March 26, 2012 at 6:00 PM ET
While the general assumption is that most people buy the least expensive iPad model, the 16GB Wi-Fi-only one, that may be changing. A new study says more purchasers are choosing 32GB and 64GB models.
The iPad with larger storage represented 36 percent of all iPad 2 sales in the months of December, January and February, says Consumer Intelligence Research Partners. No figures are yet available for the sales breakdown of the new iPad, which went on sale in the U.S. March 16.
"In the survey period, Apple sold slightly more Wi-Fi-only iPad models, representing 56 percent of sales, compared to 44 percent of the model with both Wi-F and a 3G phone connection," the firm said in its recently released report.
"The mid-range storage of 32GB accounts for almost half (49 percent) of sales during the survey period, with the smaller (16GB) model accounting for 31 percent, and the 64GB model accounting for 20 percent," CIRP said. The 32GB, Wi-Fi only iPad is $599; the 64GB model, $699. All versions are $130 more when cellular service is added.
Buyers also were gravitating to the "more expensive 3G model with more storage" of 32GB from carriers AT&T and Verizon.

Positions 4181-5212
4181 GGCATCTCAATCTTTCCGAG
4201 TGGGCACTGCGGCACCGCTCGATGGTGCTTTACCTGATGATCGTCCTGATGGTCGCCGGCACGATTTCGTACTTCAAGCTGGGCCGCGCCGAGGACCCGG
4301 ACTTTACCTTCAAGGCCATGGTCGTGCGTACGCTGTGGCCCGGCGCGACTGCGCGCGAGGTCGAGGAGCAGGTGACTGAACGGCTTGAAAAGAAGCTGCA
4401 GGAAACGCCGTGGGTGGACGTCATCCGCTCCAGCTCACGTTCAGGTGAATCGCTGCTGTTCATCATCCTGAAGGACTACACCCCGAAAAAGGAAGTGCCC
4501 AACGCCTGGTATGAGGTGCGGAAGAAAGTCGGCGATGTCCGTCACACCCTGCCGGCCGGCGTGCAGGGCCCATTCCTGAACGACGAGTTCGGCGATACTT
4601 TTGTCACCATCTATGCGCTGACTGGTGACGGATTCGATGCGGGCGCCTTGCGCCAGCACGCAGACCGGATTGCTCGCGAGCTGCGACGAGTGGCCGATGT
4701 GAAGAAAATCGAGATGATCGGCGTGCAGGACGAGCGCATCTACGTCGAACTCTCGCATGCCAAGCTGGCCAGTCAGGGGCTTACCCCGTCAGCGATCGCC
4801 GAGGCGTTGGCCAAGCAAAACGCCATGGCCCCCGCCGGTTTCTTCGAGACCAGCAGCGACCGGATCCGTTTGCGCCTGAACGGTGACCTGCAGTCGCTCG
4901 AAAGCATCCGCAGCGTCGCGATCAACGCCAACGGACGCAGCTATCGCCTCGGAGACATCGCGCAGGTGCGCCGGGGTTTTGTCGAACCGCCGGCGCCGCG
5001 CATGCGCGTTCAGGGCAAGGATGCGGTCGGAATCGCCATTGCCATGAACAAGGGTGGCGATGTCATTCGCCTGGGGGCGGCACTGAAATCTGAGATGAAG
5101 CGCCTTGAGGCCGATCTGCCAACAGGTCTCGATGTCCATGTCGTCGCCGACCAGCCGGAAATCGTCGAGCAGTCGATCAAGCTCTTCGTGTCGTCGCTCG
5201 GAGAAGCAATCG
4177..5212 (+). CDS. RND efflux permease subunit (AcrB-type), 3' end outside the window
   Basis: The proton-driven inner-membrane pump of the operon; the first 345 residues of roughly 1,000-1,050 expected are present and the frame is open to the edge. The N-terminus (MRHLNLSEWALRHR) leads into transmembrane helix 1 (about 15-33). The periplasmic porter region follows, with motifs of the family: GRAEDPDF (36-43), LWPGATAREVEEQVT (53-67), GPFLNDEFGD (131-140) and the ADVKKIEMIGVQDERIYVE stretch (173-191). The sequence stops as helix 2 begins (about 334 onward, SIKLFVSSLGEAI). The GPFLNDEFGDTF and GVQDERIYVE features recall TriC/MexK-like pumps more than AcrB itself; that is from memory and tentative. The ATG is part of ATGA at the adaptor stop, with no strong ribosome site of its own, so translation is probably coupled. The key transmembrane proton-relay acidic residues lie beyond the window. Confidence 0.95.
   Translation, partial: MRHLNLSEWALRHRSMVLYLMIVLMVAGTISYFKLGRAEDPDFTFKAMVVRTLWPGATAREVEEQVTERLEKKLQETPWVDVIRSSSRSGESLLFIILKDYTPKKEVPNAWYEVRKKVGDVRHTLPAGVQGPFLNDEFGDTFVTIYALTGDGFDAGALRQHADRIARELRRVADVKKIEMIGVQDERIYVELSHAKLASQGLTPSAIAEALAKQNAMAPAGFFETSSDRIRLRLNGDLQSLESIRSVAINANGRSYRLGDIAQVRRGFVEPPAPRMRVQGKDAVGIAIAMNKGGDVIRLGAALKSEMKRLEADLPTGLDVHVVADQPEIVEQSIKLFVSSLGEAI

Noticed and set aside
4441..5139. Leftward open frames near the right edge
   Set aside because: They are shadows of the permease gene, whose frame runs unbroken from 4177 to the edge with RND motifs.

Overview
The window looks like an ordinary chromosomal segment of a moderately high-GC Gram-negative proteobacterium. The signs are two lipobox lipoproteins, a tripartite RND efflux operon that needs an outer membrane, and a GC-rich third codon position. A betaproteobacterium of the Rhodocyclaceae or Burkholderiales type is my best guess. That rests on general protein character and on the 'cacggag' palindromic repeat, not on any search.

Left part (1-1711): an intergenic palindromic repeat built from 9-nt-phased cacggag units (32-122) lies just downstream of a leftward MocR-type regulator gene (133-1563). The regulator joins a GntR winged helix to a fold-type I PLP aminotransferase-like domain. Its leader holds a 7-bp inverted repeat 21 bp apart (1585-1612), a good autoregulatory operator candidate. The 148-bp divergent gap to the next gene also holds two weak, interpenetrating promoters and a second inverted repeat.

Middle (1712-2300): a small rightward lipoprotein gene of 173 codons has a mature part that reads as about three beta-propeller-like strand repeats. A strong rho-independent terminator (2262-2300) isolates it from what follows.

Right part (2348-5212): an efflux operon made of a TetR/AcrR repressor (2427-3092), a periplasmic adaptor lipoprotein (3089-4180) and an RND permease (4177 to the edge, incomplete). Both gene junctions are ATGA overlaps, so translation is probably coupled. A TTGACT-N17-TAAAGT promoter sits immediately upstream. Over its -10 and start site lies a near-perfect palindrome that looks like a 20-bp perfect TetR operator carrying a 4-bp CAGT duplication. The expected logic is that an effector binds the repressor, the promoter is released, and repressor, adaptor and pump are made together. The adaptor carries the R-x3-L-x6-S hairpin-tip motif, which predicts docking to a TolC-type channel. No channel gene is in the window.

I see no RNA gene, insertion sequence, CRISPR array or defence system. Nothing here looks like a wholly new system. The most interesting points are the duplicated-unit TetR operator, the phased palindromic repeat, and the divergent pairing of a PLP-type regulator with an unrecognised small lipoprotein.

The carriers' shares of iPad 3G models "generally reflect their share of iPhone sales in the survey period," with AT&T having the largest share at 62 percent, and Verizon at 38 percent, CIRP said.
Some of AT&T's win there may have to do with what it charges for data plans: Users pay $14.99 a month for 250 megabytes; $30 for 3 GB; and $50 for 5 GB. Verizon charges $20 a month for 1 GB; $30 for 2 GB; $50 for 5 GB; and $80 for 10 GB a month.
But just because people are buying 3G (and 4G) iPads doesn't mean they're using the cellular networks. (Unlike with iPhone, a 2-year contract is not required with the purchase of an iPad through a wireless carrier.) Another firm, Localytics, has analyzed how new iPad users are getting their data, and says it's still mainly Wi-Fi only.
Localytics looked at all iPad connectivity from March 16-21, and found that only 6 percent of iPad owners are using cellular connections to get to the Internet.
"The cellular-enabled variants seem to be comparatively unpopular, perhaps because of how quickly they are capable of crushing limited data plans," said the firm.